The Book of Luke, Stumbling Blocks, Rebukers, Repenters, and Forgivers, Part III - Lesson 190
Luke 17:1‑4, Then said he unto the disciples, It is impossible but that offences will come: but woe unto him, through whom they come! 2It were better for him that a millstone were hanged about his neck, and he cast into the sea, than that he should offend one of these little ones. 3Take heed to yourselves: If thy brother trespass against thee, rebuke him; and if he repent, forgive him. 4And if he trespass against thee seven times in a day, and seven times in a day turn again to thee, saying, I repent; thou shalt forgive him.
Jesus Christ has instructed his disciples to rebuke brothers who trespass against them.
They are to repent in order for forgiveness to be exercised in their behalf.
Rebuke, given in faith, is a wonderful thing for it is the foregoer of repentance and forgiveness.
The Christian's attitude toward rebuke, which will honor the Lord, is that it is to be received with meekness.
Rebuke is not easy to accept but if we receive it with humility and a desire to grow in the Lord, it is a must in this life.
Only a fool does not profit when he is rebuked for his mistakes.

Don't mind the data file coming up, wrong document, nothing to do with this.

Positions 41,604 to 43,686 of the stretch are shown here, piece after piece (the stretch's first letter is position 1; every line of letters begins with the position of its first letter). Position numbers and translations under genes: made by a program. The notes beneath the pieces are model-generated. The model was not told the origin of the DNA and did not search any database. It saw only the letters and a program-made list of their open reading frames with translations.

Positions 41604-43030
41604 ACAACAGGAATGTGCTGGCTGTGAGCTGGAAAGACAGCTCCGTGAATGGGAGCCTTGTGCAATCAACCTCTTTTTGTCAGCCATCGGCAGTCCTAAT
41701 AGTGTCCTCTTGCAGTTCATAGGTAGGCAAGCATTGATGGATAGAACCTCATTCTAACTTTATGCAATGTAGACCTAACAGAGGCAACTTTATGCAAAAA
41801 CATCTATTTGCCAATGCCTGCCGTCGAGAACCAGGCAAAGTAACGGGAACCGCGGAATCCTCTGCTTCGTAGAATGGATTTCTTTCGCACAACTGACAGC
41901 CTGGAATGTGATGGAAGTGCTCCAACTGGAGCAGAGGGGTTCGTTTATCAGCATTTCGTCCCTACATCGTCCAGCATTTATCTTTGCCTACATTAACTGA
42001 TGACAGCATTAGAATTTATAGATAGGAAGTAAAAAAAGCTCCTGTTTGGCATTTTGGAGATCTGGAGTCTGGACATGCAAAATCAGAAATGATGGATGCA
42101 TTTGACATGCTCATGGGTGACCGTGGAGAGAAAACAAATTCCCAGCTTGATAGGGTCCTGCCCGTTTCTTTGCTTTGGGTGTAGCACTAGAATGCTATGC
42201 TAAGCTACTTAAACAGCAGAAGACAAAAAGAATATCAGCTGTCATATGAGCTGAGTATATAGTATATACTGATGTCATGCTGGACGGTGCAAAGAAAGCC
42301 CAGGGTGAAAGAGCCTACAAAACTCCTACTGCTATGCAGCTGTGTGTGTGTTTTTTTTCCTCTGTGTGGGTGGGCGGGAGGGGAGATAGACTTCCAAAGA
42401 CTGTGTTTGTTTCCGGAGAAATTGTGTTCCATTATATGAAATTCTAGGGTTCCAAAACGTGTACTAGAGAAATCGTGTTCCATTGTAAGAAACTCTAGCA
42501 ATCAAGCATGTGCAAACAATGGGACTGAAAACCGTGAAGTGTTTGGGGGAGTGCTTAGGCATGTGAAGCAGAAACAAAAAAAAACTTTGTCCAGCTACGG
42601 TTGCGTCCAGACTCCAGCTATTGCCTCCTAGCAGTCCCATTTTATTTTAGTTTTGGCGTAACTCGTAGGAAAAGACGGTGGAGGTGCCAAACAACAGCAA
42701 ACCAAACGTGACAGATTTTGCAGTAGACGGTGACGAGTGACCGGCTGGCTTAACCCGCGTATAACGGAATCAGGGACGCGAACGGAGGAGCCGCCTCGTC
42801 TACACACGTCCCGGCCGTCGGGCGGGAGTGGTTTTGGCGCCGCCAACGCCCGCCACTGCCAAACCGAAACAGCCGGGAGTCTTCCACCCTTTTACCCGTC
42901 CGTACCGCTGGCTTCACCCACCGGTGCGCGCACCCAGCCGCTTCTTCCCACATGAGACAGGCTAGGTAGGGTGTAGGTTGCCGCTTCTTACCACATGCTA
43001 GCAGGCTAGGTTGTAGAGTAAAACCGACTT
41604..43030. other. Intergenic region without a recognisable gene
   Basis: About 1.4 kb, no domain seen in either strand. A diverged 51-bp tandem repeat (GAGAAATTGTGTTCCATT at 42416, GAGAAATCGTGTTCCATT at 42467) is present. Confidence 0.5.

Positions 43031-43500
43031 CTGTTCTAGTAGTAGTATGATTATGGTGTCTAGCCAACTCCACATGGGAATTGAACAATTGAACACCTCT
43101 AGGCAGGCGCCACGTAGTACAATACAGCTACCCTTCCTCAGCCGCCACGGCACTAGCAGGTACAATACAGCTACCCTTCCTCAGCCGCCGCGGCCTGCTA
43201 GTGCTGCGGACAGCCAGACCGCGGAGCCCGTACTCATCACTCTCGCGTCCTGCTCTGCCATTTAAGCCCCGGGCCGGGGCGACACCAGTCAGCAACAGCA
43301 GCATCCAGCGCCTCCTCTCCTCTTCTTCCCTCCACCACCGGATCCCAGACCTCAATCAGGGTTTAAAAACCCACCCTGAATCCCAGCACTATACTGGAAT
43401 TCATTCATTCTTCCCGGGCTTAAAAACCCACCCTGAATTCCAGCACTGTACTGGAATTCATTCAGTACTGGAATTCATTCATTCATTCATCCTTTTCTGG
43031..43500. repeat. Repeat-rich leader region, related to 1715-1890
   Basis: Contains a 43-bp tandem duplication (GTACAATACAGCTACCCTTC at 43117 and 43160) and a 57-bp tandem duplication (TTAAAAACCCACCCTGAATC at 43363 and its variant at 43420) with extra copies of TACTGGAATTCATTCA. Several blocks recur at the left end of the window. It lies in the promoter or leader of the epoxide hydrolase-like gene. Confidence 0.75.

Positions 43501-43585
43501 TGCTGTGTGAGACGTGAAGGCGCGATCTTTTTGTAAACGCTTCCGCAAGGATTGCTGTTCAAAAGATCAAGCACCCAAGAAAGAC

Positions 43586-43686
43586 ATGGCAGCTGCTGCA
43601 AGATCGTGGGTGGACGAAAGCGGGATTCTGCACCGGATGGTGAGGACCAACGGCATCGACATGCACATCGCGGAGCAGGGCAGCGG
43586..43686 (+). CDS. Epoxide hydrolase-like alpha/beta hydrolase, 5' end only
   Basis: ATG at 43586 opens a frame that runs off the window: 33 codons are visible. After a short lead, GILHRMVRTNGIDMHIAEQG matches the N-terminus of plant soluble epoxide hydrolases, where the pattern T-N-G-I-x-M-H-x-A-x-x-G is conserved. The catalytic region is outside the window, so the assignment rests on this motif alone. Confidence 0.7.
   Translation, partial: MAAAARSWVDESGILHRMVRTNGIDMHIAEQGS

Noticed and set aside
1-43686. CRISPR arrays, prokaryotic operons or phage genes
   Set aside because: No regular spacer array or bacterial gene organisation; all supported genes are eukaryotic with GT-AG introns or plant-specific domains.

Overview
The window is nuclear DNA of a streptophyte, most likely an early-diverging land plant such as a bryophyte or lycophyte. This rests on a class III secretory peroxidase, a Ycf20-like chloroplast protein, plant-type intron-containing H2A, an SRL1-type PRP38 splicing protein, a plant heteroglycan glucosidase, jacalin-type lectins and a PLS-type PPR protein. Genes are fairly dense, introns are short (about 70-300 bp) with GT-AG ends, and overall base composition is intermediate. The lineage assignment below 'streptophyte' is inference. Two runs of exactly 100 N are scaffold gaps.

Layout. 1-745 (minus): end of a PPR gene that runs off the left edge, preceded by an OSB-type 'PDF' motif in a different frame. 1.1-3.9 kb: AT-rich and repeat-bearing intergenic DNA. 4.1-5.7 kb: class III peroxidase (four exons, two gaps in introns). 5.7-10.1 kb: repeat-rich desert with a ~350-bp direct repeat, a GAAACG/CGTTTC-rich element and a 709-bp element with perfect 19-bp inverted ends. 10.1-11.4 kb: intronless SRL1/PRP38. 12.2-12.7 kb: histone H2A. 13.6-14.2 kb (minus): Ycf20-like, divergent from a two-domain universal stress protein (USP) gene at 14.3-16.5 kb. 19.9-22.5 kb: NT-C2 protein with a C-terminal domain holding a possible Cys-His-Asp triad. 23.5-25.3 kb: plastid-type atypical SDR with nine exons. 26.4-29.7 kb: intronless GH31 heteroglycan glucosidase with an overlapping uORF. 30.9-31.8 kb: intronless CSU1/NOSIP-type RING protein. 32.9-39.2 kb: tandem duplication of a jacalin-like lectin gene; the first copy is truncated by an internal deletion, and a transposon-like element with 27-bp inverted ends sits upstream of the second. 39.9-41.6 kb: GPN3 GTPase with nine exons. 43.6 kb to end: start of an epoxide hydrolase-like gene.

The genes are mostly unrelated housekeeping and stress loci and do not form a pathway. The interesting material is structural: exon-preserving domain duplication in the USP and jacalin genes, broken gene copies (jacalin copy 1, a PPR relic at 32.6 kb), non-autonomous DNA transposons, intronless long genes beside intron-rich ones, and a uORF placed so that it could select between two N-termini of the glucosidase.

The first thing you should do when you are rebuked is to ask yourself whether the rebuke contains any truth.
If it does, you should learn from it, even when it is not given with the right motivation or in the right spirit.
So many do not receive rebuke if it is not given in accordance with certain standards which are very hard to meet and in fact are designed by the natural man to be very hard to meet.
Instead of concentrating on the truth of the rebuke we concentrate on how the rebuke was given.
I've heard it said many times, I admit that I did wrong but it should have been handled differently and I would have responded differently!
To have that spirit is foolish for that man or woman will never learn a thing or improve for God from that rebuke.
But the matter should be committed instantly to God, asking Him to remove all resentment or criticism on your part and teach you the needed lessons.
Remember that we are all great sinners and that the one who has criticized us does not begin to know the worst about us.
Most of our wrongs go un-rebuked!
If you have made a mistake or committed a sin, confess it frankly to God with a humble spirit and to anyone you may have injured.
Be willing to learn that you are not infallible and that you need God’s grace and wisdom every moment of the day to keep on the straight path.
When you are criticized, accept what is true and act upon it, and you therefore will become a stronger Christian and one who can be used of God.
It is said, He who profits from rebuke is the wise person.
So the beginning step in gaining profit from rebuke is to repent of the sin for which the rebuke was given.
Then newness can begin for forgiveness brings newness.
Forgiveness means that old things are passed away and that all things become new with that person who forgave and with that person who was forgiven.
Without forgiveness future remembrances of that sin will cloud the relationship and cause further sin.
So Jesus Christ tells us in this passage that our forgiveness is to be unending.